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pp. 25-53

In 1939, as the war in Asia escalated and Japanese authorities increasingly repressed dissent at home, Marxist historian Hani Gorō- published a small paperback about Michelangelo. The book opened with a photo and description of Michelangelo’s “David.” Hani portrayed the artist himself as an underdog fi ghter for justice like the subject of his ...

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2. Yanesen: Writing Local Community

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pp. 54-87

Perhaps no large city in the twentieth century was rebuilt as frequently and on as sweeping a scale as Tokyo. Yet piecemeal development changed the cityscape as profoundly as the catastrophic effects of the Great Kanto Earthquake in September 1923 and the firebombing in March 1945. It took the form seen in many other market-dominated ...

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3. Deviant Properties: Street Observation Studies

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pp. 88-109

Another trajectory away from the politics of the public square and into the everyday city lay through personal appropriations of vestiges of the past found in the streets. Despite the inherent fragmentation of the masses that such a move implied, people could be mobilized into active publics around the personal and the intimate as well as the ...

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4. Museums, Heritage, and Everyday Life

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pp. 110-141

Starting in the 1980s, museums in Tokyo began to collect everyday objects and reconstruct everyday scenes of the past. This was a new kind of public investment. It also established a new public commemorative language for Tokyo, built around the everyday and the ordinary. This new public history drew from a longer intellectual tradition of the study of everyday life, ...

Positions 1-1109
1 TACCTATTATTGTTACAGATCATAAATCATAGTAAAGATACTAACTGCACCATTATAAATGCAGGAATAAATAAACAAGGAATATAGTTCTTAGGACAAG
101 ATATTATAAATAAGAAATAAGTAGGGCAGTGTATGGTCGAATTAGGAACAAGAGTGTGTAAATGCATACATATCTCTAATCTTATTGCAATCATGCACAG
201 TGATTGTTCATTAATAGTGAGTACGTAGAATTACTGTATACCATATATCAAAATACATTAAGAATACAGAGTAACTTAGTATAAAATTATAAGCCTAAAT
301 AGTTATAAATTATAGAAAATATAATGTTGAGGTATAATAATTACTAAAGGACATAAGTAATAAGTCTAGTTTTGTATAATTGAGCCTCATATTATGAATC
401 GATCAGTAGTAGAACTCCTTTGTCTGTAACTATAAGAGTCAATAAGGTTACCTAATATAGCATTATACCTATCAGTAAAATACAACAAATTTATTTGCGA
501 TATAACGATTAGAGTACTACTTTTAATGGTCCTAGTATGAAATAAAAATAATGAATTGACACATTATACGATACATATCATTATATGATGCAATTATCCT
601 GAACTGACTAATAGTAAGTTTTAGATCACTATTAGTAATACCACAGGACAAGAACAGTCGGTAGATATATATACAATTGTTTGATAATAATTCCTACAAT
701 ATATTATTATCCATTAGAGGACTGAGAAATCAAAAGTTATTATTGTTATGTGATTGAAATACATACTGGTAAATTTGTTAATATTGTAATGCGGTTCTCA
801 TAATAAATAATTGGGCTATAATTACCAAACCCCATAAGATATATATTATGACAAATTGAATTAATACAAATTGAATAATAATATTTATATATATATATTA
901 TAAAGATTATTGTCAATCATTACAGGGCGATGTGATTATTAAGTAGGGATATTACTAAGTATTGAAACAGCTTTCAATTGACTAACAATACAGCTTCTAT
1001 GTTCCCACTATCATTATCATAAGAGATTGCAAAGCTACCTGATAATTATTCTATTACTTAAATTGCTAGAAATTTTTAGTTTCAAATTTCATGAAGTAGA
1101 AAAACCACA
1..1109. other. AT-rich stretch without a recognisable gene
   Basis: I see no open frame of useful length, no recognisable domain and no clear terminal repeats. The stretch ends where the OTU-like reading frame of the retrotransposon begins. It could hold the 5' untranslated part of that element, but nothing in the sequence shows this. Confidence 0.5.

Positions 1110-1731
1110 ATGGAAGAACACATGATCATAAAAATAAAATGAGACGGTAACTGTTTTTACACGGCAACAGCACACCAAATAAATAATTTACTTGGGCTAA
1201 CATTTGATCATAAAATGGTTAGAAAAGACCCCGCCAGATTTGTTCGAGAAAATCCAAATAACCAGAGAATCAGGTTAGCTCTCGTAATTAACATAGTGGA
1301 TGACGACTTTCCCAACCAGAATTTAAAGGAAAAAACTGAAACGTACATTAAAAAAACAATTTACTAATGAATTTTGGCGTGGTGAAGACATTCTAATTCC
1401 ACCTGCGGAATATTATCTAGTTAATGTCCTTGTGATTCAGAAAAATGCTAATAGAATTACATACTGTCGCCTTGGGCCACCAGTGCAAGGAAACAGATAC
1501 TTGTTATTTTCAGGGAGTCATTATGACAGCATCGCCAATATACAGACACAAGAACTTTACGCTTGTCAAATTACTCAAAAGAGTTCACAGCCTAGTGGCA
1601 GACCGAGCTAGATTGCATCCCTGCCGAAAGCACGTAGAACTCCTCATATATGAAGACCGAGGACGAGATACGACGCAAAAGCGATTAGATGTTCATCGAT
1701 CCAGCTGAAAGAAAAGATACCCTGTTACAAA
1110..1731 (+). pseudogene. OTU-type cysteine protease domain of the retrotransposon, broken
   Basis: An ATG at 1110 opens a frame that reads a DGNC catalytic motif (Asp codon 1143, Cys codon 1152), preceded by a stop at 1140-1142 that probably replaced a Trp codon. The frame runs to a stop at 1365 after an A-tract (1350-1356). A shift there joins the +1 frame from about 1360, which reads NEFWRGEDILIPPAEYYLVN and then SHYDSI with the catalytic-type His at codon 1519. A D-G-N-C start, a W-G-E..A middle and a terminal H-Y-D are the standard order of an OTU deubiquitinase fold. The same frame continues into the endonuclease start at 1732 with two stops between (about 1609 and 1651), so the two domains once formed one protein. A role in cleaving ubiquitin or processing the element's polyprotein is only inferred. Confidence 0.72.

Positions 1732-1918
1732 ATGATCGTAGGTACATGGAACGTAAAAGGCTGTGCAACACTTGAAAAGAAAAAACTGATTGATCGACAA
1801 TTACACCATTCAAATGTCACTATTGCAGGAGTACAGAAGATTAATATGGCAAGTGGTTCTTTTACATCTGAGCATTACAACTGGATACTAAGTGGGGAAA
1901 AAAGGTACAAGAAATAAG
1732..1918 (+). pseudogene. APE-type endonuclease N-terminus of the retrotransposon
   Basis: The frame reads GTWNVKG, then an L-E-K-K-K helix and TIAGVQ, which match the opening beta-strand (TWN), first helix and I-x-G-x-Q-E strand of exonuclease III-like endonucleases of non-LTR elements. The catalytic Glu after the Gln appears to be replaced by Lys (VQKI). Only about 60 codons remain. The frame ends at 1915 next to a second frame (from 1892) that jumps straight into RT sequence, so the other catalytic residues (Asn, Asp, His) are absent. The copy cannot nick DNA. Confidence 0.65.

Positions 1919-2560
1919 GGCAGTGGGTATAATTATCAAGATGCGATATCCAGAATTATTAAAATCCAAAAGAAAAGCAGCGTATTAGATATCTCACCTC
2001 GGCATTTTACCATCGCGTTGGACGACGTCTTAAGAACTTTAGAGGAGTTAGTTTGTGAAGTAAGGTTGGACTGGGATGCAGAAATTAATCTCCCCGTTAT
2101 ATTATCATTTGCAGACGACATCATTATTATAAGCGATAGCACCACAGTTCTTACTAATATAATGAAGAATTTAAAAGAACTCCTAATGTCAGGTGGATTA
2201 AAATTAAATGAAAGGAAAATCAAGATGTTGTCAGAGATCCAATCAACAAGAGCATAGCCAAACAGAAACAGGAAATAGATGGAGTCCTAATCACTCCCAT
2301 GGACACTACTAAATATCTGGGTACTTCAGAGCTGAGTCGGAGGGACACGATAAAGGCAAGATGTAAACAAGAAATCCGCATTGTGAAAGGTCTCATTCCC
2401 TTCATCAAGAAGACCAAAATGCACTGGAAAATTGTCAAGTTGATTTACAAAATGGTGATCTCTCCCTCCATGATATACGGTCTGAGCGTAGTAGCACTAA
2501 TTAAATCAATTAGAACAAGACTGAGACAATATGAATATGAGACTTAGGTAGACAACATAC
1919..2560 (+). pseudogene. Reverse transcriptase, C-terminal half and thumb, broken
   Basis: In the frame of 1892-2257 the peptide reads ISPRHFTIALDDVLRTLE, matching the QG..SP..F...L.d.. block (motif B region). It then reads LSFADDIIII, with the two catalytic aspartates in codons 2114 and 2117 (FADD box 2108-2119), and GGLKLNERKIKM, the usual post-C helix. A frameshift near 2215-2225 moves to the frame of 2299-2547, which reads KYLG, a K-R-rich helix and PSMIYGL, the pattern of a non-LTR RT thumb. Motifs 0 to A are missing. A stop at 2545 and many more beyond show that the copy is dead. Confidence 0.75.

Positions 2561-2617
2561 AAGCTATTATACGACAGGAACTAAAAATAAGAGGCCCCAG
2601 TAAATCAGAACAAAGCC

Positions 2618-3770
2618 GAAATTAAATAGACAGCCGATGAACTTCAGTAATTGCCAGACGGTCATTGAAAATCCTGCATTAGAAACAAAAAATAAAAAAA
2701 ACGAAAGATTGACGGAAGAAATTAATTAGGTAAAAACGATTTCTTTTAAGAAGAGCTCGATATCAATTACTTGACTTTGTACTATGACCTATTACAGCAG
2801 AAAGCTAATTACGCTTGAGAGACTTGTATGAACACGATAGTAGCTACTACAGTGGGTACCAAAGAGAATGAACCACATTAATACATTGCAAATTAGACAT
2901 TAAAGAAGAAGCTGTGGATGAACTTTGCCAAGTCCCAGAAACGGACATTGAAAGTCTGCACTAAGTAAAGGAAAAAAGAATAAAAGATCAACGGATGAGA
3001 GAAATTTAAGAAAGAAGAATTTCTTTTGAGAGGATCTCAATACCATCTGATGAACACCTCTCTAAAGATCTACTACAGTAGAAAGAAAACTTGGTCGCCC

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Conclusion: History and Memory in a City without Monuments

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pp. 142-166

John Ruskin states the ethos of historical preservation in the epigraph above in stark terms. Presented in this categorical fashion, the imperative to preserve would bring history to a stop, leaving us with an untenable accumulation of detritus. We would have to become nomads to escape it.1 Of course, Ruskin was arguing primarily for preservation of ...

Notes

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pp. 167-199

Index

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pp. 201-208


E-ISBN-13: 9780520956988
Print-ISBN-13: 9780520275669

Page Count: 222
Publication Year: 2013

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Subject Headings

  • Tokyo (Japan) -- History -- 1945-.
  • Historic preservation -- Japan -- Tokyo -- History -- 20th century.
  • Historic buildings -- Conservation and restoration -- Japan -- Tokyo -- History -- 20th century.
  • Architecture -- Government policy -- Japan -- Tokyo -- History -- 20th century.